U.S., Saudi Energy Chiefs to Keep Talks Ongoing at G20 Meet
(Bloomberg) -- President Donald Trump’s top energy official said he had a “productive discussion” with his Saudi counterpart over the weekend about the instability in oil markets.
U.S. Energy Secretary Dan Brouillette and his Saudi counterpart, Prince Abdulaziz bin Salman, agreed to continue talks through a meeting of G20 energy ministers that will be held “in the near future.” Brouillette said he reiterated in the discussion that “what began as a dispute between Saudi Arabia and Russia has major implications for the United States and the world,” according to a transcript released by the Energy Department.
Trump has attempted to broker a deal between the Saudis and Russians, whose price war for market share has combined with the coronavirus pandemic to spur a massive drop in oil demand, undercutting global prices. In an interview with Fox Business, Brouillette said the meeting of energy ministers from the Group of 20 top industrialized nations could happen later this week.
A meeting of OPEC+ and others -- already delayed once -- is tentatively set for Thursday. Russia and Saudi Arabia want the U.S. to join in, but Trump has so far shown little willingness to do so.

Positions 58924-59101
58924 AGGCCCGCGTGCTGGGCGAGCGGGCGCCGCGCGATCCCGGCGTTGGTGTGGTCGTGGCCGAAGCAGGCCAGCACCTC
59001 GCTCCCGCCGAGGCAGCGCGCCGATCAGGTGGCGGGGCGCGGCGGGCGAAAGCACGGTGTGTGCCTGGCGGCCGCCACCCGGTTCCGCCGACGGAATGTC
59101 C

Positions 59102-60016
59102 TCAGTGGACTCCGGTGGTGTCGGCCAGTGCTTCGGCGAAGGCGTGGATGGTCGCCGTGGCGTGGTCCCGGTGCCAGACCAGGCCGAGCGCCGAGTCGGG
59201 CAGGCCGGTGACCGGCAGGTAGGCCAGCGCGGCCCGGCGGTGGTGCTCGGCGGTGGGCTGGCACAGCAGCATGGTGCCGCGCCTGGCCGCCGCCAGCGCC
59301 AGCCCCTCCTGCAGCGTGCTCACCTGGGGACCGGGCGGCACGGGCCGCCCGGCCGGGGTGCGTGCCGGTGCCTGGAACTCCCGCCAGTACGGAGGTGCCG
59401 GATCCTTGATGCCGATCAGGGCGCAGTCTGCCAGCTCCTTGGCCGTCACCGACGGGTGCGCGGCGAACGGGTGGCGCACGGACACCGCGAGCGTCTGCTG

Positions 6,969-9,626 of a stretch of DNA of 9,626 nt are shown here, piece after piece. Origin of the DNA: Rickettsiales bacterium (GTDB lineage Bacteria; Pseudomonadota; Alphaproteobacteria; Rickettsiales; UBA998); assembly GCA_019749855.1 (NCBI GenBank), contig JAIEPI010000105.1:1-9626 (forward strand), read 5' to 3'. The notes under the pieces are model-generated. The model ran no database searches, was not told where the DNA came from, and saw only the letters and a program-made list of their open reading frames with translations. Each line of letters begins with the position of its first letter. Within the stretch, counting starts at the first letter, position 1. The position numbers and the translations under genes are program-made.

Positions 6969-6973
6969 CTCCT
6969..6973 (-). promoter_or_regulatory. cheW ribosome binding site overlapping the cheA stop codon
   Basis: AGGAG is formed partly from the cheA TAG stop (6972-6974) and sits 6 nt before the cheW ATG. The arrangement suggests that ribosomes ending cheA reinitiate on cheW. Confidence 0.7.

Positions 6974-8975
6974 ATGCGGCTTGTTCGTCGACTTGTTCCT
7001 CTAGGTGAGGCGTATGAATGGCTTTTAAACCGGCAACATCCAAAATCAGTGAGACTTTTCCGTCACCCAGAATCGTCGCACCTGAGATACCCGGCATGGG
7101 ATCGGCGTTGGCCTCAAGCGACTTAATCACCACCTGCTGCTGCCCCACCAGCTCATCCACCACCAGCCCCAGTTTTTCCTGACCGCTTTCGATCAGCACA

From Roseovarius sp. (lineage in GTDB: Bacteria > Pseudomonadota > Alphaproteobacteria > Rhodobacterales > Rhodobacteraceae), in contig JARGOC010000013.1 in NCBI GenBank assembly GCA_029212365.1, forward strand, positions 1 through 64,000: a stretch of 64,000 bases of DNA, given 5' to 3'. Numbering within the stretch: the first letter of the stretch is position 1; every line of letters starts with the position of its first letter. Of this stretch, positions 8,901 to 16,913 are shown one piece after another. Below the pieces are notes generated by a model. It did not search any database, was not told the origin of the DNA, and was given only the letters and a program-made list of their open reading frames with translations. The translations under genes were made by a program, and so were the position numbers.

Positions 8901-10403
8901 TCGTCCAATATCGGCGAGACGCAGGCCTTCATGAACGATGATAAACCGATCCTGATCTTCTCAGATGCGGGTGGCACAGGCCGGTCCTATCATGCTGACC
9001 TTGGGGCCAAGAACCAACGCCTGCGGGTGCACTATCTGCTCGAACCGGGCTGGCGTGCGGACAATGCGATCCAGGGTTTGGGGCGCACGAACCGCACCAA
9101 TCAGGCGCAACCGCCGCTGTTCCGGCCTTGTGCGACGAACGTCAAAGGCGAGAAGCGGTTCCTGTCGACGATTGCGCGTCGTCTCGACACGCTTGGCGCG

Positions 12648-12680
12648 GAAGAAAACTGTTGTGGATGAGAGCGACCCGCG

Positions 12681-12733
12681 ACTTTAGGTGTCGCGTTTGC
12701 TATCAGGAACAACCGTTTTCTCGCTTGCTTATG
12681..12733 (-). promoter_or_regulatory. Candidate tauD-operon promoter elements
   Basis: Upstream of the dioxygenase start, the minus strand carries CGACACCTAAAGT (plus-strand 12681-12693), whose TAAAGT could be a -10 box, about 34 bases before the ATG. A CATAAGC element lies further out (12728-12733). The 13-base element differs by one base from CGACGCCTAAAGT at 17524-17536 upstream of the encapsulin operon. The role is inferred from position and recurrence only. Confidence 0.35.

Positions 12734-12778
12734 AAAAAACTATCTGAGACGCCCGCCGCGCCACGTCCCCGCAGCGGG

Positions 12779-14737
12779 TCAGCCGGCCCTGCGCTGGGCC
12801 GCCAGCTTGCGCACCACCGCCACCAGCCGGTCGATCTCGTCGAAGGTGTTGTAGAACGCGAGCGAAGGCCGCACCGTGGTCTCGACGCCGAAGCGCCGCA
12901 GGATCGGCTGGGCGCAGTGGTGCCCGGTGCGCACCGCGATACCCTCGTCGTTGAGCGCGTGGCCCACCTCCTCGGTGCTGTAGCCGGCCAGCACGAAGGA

Also see: Oil pares loss as investors weigh chance of price-war truce
Brouillette repeated that he’s going to look for further storage opportunities for drillers that are fast running out of space to store their excess barrels. Last week, he made 30 million barrels of storage capacity available from the nation’s emergency oil reserve. “Oil prices being what they are, It’s a great time to fill this petroleum reserve,” he said.
All options are on the table to help the struggling industry, according to the energy secretary. “The president made that very very clear,” he said. “For those that would take a predatory advantage of the U.S. market, the president will react accordingly.”
Trump has threatened substantial oil tariffs should prices remain close to their lowest levels in almost two decades. However, he’s also made it clear that he expects the former allies to reach a deal on cutting back production.
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